The tricky part is to set the initial time-out to a value which gives the browser as long as reasonably possible to send and receive the request under strained conditions. Depending on how long the round trip takes in ideal circumstances a safe value can range anywhere from (plus) less than one second to several seconds – this is going to be unique to your application, resources and network so test thoroughly. If the time-out is too low we will be doing more harm than good by stopping and re-sending the request before it has even had a chance to complete. It might be sensible for you to give the last attempt a huge time-out.

The other major factor to consider is whether “the user knows best” in the given situation or not. If you are giving a visual cue to the user that there is AJAX activity happening in the background or if they expect to see something on the page update once the request has completed they might notice that things are taking a little long to react and re-trigger the event (read: hammer on the button like a mindless idiot). If you don’t want them to interfere with the time-out and re-send procedure take that into account when setting up your trigger – the example we are going to use assumes the user knows best. If they hammer on the button the best case scenario is their request goes through faster than if they left it alone and the worst case scenario is once they stop hammering the time-out and re-load cycle will run its course from the top anyway.

// Initialize global variables
var attempts = 0;
var timeout = 1000;    // In miliseconds
var max_attempts = 5;  // Six from 0
var script_url = ''    // The location of the target processing script
var junk = '';         // The variables we're POSTing, probably set in trigger()
var t = '';

// Cross-Browser XMLHttpRequest()
function createXHR()
{
	try { return new XMLHttpRequest(); } catch(e) {}
	try { return new ActiveXObject("Msxml2.XMLHTTP.7.0"); } catch (e) {}
	try { return new ActiveXObject("Msxml2.XMLHTTP.6.0"); } catch (e) {}
	try { return new ActiveXObject("Msxml2.XMLHTTP.5.0"); } catch (e) {}
	try { return new ActiveXObject("Msxml2.XMLHTTP.4.0"); } catch (e) {}
	try { return new ActiveXObject("Msxml2.XMLHTTP.3.0"); } catch (e) {}
	try { return new ActiveXObject("Msxml2.XMLHTTP"); } catch (e) {}
	try { return new ActiveXObject("Microsoft.XMLHTTP"); } catch (e) {}
	alert("Please enable ActiveX or update your browser.");
	return null;
}

// User calls this function, i.e. onclick event handler
function trigger()
{	
	// Re-set the time-out in case the user interrupts the cycle
	clearTimeout(t);
	attempts = 0;
	timeout = 1000;

	driver();
}

// Handle the state changes of the XHR
function callback()
{
	if (xmlhttp.readyState==4 && xmlhttp.status==200)
	{
		// Success! Re-set the time-out for the next round.
		clearTimeout(t);
		attempts = 0;
		timeout = 1000;

		xmlhttp = '';

		// Perform whatever action we need to do on success.
	}
	else
	{
		// Error handling/Request status indication
	}
}

// The guts of the request
function driver()
{
	xmlhttp = createXHR();

	xmlhttp.open("POST",script_url,true);

	t = setTimeout(function(){timedout();}, timeout);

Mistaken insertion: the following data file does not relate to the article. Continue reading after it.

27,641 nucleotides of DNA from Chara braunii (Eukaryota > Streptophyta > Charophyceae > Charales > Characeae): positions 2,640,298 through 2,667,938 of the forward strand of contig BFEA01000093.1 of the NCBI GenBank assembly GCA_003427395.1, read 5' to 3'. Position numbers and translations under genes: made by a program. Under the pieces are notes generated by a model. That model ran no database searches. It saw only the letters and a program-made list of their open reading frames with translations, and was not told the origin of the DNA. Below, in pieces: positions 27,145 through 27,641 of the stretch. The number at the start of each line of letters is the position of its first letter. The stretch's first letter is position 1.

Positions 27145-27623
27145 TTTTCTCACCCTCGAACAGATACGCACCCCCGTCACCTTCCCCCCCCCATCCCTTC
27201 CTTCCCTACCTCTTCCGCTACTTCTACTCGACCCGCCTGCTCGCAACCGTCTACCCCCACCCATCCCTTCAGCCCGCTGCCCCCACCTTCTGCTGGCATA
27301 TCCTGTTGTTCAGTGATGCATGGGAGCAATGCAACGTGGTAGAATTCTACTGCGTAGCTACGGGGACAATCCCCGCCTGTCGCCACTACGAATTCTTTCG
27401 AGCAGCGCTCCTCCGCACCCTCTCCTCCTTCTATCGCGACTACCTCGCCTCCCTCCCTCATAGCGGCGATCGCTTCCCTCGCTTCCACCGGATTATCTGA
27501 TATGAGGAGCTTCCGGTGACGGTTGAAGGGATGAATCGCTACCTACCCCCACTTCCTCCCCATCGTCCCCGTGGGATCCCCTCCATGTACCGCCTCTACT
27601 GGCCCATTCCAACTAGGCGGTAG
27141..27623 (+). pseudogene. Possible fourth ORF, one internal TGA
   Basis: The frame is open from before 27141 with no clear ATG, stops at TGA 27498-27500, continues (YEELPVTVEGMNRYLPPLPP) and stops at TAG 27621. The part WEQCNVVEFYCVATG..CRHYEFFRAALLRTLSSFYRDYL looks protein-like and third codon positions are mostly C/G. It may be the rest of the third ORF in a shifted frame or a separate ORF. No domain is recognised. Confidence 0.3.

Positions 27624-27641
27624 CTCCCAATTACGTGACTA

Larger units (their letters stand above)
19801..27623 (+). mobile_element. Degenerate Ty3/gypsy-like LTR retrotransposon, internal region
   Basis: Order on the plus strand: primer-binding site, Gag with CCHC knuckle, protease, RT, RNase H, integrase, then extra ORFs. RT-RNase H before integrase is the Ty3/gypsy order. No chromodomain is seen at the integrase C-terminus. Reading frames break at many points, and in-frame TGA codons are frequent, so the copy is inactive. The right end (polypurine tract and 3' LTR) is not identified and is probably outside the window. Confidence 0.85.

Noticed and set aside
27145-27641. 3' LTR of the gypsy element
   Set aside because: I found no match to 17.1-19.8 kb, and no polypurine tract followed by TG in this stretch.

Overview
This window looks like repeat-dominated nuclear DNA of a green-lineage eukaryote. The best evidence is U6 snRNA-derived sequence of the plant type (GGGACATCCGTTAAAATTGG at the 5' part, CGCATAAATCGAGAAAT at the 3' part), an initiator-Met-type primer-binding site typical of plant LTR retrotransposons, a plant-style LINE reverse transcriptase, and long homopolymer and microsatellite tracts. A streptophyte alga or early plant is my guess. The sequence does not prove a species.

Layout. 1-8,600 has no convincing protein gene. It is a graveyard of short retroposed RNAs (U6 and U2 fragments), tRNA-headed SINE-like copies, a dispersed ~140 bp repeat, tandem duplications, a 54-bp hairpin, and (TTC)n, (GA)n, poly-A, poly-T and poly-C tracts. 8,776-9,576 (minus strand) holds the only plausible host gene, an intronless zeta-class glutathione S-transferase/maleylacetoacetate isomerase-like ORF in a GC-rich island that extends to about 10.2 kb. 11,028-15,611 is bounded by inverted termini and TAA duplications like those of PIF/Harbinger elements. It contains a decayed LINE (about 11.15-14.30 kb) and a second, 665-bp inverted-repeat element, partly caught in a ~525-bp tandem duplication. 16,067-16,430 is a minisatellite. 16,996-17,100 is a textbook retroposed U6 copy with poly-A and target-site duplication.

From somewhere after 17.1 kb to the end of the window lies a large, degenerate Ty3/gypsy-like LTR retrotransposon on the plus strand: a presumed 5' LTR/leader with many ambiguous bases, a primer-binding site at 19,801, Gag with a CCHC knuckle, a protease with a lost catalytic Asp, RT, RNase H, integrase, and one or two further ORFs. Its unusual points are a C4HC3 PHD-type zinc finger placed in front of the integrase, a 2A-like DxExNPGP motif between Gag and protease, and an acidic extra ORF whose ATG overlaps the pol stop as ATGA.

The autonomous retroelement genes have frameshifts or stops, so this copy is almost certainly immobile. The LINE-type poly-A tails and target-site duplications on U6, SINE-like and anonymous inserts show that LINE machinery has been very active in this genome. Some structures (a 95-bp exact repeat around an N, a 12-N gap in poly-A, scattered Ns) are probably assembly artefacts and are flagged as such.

xmlhttp.onreadystatechange=function(){callback();}

	xmlhttp.setRequestHeader("Content-type","application/x-www-form-urlencoded");
	xmlhttp.send(junk);
}

// Run this if we time out
function timedout()
{
	if(typeof(xmlhttp) == 'object')
		xmlhttp.abort();

	if(attempts < max_attempts)
	{
		// We timed out. Back off the time-out a bit.
		attempts++;
		timeout = timeout + 200;
		// We're adding 200ms to the timeout each iteration, YMMV.
		// Maybe if attempts == max_attempts make the timeout really huge.

		// Play it again, Sam!
		driver();
	}
	else
	{
		// We failed. Set the timeout back to default for the next round.
		timeout = 1000;
		attempts = 0;
		xmlhttp = '';
		alert("Timed out while sending request to server.");
	}
}

Apache Reload: Fix seg fault or similar nasty error detected in the parent process

I noticed this nasty wee bugger last week:

[notice] seg fault or similar nasty error detected in the parent process

The first time it happened the drop in traffic did not correlate with the daily init scripts but when the second occurance this morning did I finally had somewhere to start. The default logrotate script for apache on gentoo (and many other flavours) does a graceful reload once the log files have been rotated to release their inodes. Now I could reproduce the issue:

# /etc/init.d/apache2 reload
 * Gracefully restarting apache2 ...
# /etc/init.d/apache2 restart
 * Stopping apache2 ...
httpd (pid 2505?) not running                                                [ ok ]
 * Starting apache2 ...
 * start-stop-daemon: /usr/sbin/apache2 is already running
# /etc/init.d/apache2 stop   
 * Stopping apache2 ...
httpd (pid 2505?) not running
# /etc/init.d/apache2 start
 * Starting apache2 ...
 * start-stop-daemon: /usr/sbin/apache2 is already running

Poking around this seems to usually be caused by loading bad/wrong/nonexistent libraries in the php.ini – and I am guilty of carrying over old php.inis on upgrade. Updating and switching to the distributed php.ini for my installed version of php seems to have solved this issue.

Sometimes it really is my fault :p

Return top
foxpa.ws
Online Marketing Toplist
Internet
Technology Blogs - Blog Rankings

Internet Blogs - BlogCatalog Blog Directory

Bad Karma Networks

Please Donate!


Made in Canada  •  There's a fox in the Gibson!  •  2010-12